Newsweek: Blogman Becomes Harvardman. Heh.
Lessig: "American software developers will continue to choke on software patents."
Wouldn't you know it, just as I'm moving out of town, they add Jing Jing to the menu at Waiters on Wheels. Praise Murphy!
News.Com: Google's search for new ad revenue.
BBC: "A chain of UK internet cafes is offering low-cost wireless net access at its branches."
David Davies: Mobile blogging how-to guide.
Here's what Google can do for weblogs that would be a service to the weblog community -- classify and group them. Give me an accurate list of all the librarian weblogs, and all the lawyer weblogs, and all the weblogs of people who have implemented an XML-RPC stack. You get the idea. They have been able to do this with news stories, it seems they should also be able to do it with weblogs. This is the biggest unsolved problem I see in this world, and I don't know how to solve it, it's not what I do. Postscript: Tom Matrullo wants this too.
On this day two years ago Bill Humphries found NASDAQ feeds in XML. They're still there and they still work.
I'm giving a seminar at Dartmouth on May 9 entitled "Internet protocols for the Web as a writing environment." Interesting timing, because it was five years ago, to the day, that I wrote the piece that inspired XML-RPC and SOAP. "It's RPC over HTTP via XML. I believe it's the next protocol for runtimes."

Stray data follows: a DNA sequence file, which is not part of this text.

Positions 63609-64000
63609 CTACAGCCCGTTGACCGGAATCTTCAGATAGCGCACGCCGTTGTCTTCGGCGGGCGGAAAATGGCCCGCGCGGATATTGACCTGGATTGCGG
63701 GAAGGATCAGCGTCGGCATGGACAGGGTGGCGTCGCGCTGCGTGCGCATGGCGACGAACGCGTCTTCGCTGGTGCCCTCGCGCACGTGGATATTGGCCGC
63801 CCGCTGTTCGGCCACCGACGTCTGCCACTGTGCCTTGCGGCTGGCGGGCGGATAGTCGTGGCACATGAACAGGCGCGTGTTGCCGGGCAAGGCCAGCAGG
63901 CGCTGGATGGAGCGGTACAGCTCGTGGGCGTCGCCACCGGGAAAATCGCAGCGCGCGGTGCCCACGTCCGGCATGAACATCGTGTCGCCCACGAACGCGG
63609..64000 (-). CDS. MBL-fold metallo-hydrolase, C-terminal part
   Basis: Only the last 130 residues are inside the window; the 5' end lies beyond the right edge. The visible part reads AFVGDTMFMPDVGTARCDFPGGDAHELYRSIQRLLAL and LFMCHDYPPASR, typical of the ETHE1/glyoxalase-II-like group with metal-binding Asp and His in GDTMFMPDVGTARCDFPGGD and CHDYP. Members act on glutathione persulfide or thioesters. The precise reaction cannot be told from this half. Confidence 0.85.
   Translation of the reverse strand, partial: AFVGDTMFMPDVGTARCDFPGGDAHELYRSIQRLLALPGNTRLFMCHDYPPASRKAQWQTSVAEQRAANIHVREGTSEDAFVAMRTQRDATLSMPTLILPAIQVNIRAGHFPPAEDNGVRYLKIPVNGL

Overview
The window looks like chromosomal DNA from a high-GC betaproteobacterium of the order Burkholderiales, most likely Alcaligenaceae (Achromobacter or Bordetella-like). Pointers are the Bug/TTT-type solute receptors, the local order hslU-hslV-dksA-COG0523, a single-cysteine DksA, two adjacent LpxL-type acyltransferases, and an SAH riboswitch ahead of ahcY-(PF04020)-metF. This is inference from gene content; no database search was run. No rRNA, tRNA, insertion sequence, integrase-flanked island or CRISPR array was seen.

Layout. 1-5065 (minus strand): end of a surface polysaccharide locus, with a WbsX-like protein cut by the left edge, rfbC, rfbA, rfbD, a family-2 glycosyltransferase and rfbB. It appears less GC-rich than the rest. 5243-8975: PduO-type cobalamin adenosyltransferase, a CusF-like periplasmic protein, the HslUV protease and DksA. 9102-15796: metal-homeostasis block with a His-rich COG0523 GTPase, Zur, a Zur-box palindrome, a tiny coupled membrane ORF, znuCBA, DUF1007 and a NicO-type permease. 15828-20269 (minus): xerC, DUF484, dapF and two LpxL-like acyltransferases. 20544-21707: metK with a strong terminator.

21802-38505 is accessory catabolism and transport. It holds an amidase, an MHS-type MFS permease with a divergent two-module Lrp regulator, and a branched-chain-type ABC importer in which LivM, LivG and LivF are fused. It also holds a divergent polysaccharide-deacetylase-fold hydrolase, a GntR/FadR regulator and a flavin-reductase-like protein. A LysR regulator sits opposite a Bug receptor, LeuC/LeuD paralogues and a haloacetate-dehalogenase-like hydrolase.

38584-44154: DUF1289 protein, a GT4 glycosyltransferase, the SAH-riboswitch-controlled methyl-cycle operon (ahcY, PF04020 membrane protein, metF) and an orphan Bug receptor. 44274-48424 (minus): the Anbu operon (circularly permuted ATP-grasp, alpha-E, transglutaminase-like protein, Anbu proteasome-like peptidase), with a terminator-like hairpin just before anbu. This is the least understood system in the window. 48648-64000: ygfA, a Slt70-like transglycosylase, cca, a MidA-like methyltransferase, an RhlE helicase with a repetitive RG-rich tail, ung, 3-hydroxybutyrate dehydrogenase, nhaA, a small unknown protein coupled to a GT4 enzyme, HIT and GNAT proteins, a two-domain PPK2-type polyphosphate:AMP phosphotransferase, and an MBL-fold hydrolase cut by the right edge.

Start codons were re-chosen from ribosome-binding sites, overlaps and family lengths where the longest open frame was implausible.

It's striking how fast the new community aggregator is. It's only subscribed to 18 feeds but it usually completes scans in less than ten seconds. I figure this is because it's on a fast local network that's close to a backbone.
Credit where it's due
As with many "firsts" on the Web, the current moblog craze was well-explored last year and the year before and likely the year before that.
David Davies, last year, for example, blogged from the crowd at a football match, and from inside a plane.
The fact that so many things are new so many times is a good thing, even though to those who came before it can be very irritating to see people claim credit for inventing what you thought you invented. Here's why it's good. Because ideas get improved, and made relevant in new contexts. It's why patents in software are so dangerous and so unlikely to be deserved.
I explained it once quite concisely. "Everything on the Internet is just like something else. Or if it's any good it's just like everything else."
And I have a motto to go with this, of course. "Only steal from the best."
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